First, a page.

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Amazon Web Services, or AWS for short, is the world’s biggest provider of cloud infrastructure used by thousands of companies. And while it provides an unparalleled number of cloud services of excellent quality, it also gives its clients a bit of headache when it comes to security.
The thing is, cloud IT security differs from the on-premises IT one in several important ways. This, in addition to the shared responsibility security model, often leads to confusion and risks as AWS clients are not fully aware of what they are supposed to do. In this article, we will walk through AWS security best practices and will provide you with tips on how to get the maximal benefit from your AWS solution with minimal risks.
Understanding AWS cloud security
In order to understand how AWS security works, let’s first define it. AWS cloud security is a set of built-in protocols and checks aimed at securing the cloud infrastructure that you are working in. It is important to remember that Amazon secures only the cloud while the client has to secure everything outside the cloud. This model is called shared responsibility – we’ll talk about it in detail a bit later.
Taking into consideration the shared responsibility model, some may ask: how secure is AWS, really? The good news is that Amazon takes its security part very seriously. AWS invests an impressive amount of resources in maintaining an excellent level of cloud security. In this way, the security of AWS cloud itself surpasses that of many on-premises environments.
The bad news is that there is also your part of shared responsibility, and the security of everything outside the cloud will be exactly how you make it. So to answer the question: AWS is extremely secure if you invest the same amount of time and resources into security as Amazon does.
So how is AWS cloud security working?
AWS cloud security is aimed at protecting the infrastructure where the AWS services run. The infrastructure includes software, hardware, facilities and networking. And if you need examples of processes that Amazon is responsible for, think of configuration management and maintenance or patch management. As we already said, Amazon takes care of everything happening in the cloud – now it’s time to learn what the customer is responsible for.
The shared responsibility model explained
We’ve already mentioned that Amazon is responsible for everything happening in the cloud, while customers are responsible for everything happening outside the cloud. This security landscape is called “a shared responsibility model” and implies that security is divided equally between the provider and the customer.
Let’s first talk about the security provided by Amazon. AWS ensures security for the hosting infrastructure that contains cloud applications. To be more specific, it includes security of the regional data centers, the operating system, and the virtualization layer. AWS manages such operations as threat monitoring, logging, and software updates, so its IaaS remains as robust as possible.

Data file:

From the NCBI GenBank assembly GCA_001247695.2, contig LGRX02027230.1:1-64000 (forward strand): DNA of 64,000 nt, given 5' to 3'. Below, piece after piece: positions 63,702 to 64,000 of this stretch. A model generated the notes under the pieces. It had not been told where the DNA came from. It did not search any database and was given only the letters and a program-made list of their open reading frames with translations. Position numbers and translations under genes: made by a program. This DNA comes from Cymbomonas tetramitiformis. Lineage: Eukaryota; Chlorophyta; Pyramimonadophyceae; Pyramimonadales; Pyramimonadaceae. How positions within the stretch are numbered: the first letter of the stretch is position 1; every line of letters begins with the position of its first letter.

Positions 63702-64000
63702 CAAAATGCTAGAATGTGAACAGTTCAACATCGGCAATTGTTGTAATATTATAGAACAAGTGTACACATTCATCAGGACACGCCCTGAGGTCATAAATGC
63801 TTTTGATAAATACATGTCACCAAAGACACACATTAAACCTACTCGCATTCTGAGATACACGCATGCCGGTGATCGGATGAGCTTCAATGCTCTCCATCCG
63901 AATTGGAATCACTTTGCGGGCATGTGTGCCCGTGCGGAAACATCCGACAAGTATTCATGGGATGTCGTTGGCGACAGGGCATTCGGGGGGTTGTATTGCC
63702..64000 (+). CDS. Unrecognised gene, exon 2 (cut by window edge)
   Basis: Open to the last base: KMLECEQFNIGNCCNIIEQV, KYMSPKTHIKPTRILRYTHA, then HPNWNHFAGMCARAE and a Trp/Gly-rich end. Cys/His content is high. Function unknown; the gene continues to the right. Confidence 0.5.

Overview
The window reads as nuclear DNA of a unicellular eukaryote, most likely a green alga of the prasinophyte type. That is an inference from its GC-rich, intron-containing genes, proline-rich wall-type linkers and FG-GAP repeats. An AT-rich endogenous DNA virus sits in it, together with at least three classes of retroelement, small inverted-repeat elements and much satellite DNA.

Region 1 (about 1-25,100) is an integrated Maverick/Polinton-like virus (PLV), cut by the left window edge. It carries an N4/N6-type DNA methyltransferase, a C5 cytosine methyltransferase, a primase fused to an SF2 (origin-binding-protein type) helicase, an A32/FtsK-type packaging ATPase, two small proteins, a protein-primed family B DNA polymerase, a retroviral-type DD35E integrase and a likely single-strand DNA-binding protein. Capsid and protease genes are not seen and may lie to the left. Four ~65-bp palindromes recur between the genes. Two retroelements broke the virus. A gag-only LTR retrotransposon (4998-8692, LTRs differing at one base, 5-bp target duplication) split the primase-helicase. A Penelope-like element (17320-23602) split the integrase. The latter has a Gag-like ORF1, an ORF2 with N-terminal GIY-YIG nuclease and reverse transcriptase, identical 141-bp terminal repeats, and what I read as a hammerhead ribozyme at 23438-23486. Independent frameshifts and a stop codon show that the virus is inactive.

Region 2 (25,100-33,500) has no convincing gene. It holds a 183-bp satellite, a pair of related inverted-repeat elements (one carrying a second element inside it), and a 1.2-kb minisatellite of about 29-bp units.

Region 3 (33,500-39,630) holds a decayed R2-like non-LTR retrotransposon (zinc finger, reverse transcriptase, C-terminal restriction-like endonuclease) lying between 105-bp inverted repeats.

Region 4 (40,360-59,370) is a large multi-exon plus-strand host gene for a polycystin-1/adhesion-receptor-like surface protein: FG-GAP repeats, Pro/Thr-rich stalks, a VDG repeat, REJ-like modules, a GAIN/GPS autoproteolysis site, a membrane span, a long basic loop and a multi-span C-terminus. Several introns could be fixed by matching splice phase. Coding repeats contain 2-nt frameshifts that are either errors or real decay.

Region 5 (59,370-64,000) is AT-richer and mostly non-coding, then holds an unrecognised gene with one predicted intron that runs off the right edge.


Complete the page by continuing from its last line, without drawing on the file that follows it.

Now, to the customer’s part of the security. AWS clients have to take care of the following:
- Security of their data;
- Access management;
- Operating systems in use;
- Firewall configurations;
- Network traffic monitoring;
- Data encryption;
- External threat neutralization.
And the list is not even full. As you can see, an AWS user needs to do a lot of work on their side in order to establish effective defense against the possible threats. Thus, if an organization decides to shift to the cloud, it should be ready to adopt the needed policies.
Cloud vs on-premises IT security: main differences
Cloud security may sound intimidating, especially if you have not worked in the cloud before. Many people wrongly assume that a cloud requires a brand-new approach towards security and that all processes are to be redesigned.
While there are certain differences between the cloud and on-premises security, the overall pattern remains the same. You need to:
- Identify your assets (what you are securing);
- Define a protection plan (how you will secure the assets);
- Implement security controls;
- Detect threats;
- Design a threat response strategy;
- Design a recovery strategy.
To make things even better, you can use one of the most common security frameworks (like NIST cybersecurity framework) to protect your cloud environment.
But now, let’s turn to the main differences between cloud and on-premises security. If not considered in advance, these differences may quickly turn into bottlenecks or escalate into breaches.
Though we’ve already discussed the shared responsibility model, let’s review it one more time. When talking about the cloud, the responsibility for the security will always be distributed among the cloud provider and the client.
So if employees in your organization wrongly believe that the cloud provider is responsible for a certain aspect, this may lead to big issues in the future. The reason for that is that employees will not be paying enough attention to the security, assuming they are not responsible for it. But how do you know exactly what you and the provider are responsible for?
To make things easier, AWS established a shared responsibility model and explained in detail the area of responsibility of every party involved. You can read more about on the official website. We can also add that it is highly important to conduct corresponding employee training, so everyone understands their tasks and roles when it comes to securing your cloud environment.